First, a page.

Sleep is an imperative physiological aspect that plays a vital role in maintaining hormonal and humeral functions of the body and hence a healthy life. Circadian rhythms are daily oscillations in human activities and physiology that prepare human beings to better react to and anticipate challenges in the surrounding environment, which are a consequence of diurnal changes of day and night. The sleep/wake cycle is one of the most prominent manifestations of the circadian rhythm and communicates tightly with the immune system with daily oscillation of immunity. Sleep deprivation is now recognized as a common condition inherent to modern society, and it is detrimental to certain body functions, particularly immune function. The aim of this review is to explore the role of sleep in maintaining a healthy immune system during the COVID-19 pandemic. The review discusses sleep-regulatory substances that are linked to host defense mechanisms such as interleukin-1β, interleukin-6, tumor necrosis factor alpha, and interferon gamma. Cytokine levels also fluctuate with sleep/wake homeostasis and our review explores the relationship between sleep and cytokines and proposed therapeutics. The review will also cover sleep and immune response in children, adolescents, and healthcare workers, and finally it will touch on the effect of obstructive sleep apnea on immune response and the severity of COVID-19.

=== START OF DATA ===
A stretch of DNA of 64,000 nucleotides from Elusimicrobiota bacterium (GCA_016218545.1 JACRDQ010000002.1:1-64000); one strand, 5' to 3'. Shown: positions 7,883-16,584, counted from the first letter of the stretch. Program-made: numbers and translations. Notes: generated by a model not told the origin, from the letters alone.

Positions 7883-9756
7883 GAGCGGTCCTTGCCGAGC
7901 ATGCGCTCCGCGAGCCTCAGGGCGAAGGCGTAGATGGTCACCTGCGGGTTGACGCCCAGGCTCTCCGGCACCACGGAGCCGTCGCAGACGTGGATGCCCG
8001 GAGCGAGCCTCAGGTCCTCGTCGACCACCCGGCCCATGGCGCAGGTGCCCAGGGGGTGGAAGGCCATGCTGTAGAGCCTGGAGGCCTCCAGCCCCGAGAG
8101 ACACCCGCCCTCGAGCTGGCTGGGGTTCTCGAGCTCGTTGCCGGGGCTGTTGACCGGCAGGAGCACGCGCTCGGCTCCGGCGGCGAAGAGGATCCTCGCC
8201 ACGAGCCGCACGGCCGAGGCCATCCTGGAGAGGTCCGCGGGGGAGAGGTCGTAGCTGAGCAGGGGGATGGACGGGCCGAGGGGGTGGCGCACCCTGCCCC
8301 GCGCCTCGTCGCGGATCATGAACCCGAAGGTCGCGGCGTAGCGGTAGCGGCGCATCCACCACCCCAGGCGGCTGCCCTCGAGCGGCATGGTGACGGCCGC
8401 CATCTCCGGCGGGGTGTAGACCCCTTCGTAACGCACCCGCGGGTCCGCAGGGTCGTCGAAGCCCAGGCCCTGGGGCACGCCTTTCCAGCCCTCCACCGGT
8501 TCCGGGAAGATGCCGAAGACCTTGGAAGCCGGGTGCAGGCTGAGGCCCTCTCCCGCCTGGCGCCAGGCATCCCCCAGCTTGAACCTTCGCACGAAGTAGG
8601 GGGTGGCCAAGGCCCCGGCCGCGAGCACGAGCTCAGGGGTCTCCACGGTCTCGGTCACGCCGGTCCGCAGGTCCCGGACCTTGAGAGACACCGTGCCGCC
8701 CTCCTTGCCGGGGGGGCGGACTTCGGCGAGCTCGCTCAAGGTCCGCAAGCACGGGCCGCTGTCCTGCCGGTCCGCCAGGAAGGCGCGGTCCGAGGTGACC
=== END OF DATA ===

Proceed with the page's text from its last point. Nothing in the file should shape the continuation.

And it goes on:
Article history:

    For Authors

    The Oman Medical Journal accepts manuscript submissions through an external website, Editorial Manager.  

    The Journal has specific instructions and guidelines for submitting articles. Please read and review them carefully. Articles that are not submitted in accordance with our instructions and guidelines are more likely to be rejected.

    About OMJ

    "Oman Medical Journal is an Open Access International Journal, which intends to engage and inform doctors, researchers and other health professionals by publishing a wide range of peer-reviewed articles."

    Contact Us

    "Our background is solidly grounded in publishing a high degree of articles covering all aspects of medicine."